POLITICO’s Morning Trade Heavy on TPP

Today on Morning Trade – POLITICO’s daily sum of global trade news – author Victoria Guida connected the dots about the current conversation on the TPP. House Ways and Means Chairman Brady recognized the agreement’s economic benefits and feels that if the USTR can work through a few certain concerns, there will be support for it in the House. Additionally, the National Cattlemen’s Beef Association stated they can’t wait for another time and president to approve the deal in a letter to senators and released a report analyzing its benefits of the TPP. (POLITICO’s Morning Trade)

The Bigger Picture – Trade in Action

Exit from European Union Would Hit Economy and Jobs

On Tuesday the leaders of nearly 200 British companies signed a joint letter about the economic benefits of EU membership and showed support for PM Cameron’s efforts to remain in the Union. The letter was published in the Times and said, “Business needs unrestricted access to the European market of 500 million people in order to continue to grow, invest and create jobs.  We believe that leaving the EU would deter investment, threaten jobs and put the economy at risk.” The letter comes a day after the pound suffered its biggest losses since 2008 over Brexit concerns. (Reuters)

The Trickle of US Oil Exports is Already Shifting Global Power

Joe Carroll and Harry Weber write for Bloomberg Business about the geopolitical and economic effect of US crude oil exports to Europe and Asia after Congress lifted the 40-year export ban. As Saudi Arabia and Russia agreed to freeze output at near record levels, the first US exports are beginning to arrive in Europe. Russia, who uses energy exports to Europe as a political tool, is watching its economic and political power slip away as it loses revenue and leverage. Saudi Arabia’s Petroleum Minister, Ali al Naimi, said the US crude exports will lead to “improved efficiency and flexibility of the global market.” (Bloomberg)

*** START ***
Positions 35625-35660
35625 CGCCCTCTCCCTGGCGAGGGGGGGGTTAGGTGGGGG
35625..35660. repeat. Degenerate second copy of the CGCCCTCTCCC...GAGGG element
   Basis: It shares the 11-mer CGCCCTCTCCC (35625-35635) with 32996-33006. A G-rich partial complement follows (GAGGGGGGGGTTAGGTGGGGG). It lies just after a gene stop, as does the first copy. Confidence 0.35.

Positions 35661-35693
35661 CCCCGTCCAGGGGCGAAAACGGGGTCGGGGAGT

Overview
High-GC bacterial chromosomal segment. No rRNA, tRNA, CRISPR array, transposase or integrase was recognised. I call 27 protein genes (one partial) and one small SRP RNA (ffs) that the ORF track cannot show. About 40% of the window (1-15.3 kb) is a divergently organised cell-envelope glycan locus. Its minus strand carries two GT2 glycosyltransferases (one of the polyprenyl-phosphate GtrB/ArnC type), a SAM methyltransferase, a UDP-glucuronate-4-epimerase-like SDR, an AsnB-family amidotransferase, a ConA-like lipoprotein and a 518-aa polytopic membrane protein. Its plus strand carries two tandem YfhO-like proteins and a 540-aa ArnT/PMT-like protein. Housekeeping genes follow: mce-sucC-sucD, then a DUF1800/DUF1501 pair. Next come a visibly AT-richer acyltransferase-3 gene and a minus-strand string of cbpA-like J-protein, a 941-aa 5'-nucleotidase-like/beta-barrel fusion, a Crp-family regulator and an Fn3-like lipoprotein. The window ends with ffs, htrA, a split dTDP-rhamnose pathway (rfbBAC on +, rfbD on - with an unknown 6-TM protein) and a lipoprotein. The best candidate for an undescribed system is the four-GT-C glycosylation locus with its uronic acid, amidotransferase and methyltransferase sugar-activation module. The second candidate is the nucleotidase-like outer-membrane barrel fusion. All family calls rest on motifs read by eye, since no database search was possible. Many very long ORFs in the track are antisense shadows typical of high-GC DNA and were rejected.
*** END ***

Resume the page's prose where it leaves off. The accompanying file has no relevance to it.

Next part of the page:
Upcoming Events

Britain, the EU and Global Trade – February 25, hosted by the Policy Network, with EU Trade Commissioner Cecilia Malström and French Secretary of State for Foreign Trade Matthias Fekl, in London –More Information 
Beyond Safe Harbor: Bridging the Transatlantic Privacy Divide – February 26, hosted by Passcode from the Christian Science Monitor, with EU Ambassador David O’Sullivan, at K&L Gates in Washington, DC – More Information
Opportunities and Potential of TTIP – February 29, hosted by the Bavarian Trade Union in Passau, Germany – More Information 
Newsmaker with Jyrki Katainen, European Commission Vice President – March 1, hosted by the European American Chamber of Commerce New York, with EC VP for Jobs, Growth, Investment & Competitiveness, Jyrki Katainen, at SUNY Global Center in New York – More Information 
AmCham Insights – TTIP: Where Are We Heading? What is the Road to Success? – March 2, hosted by the American Chamber of Commerce in France in Paris – More Information
A Road Map for European Growth with European Commission Vice President Jyrki Katainen – March 2, hosted by the Atlantic Council in Washington DC- More Information  
Interdisciplinary Conference on the Transatlantic Trade and Investment Partnership – March 14 and 15, hosted by the Centre for European Research at the University of Gothenburg, in Gothenburg, Sweden –More Information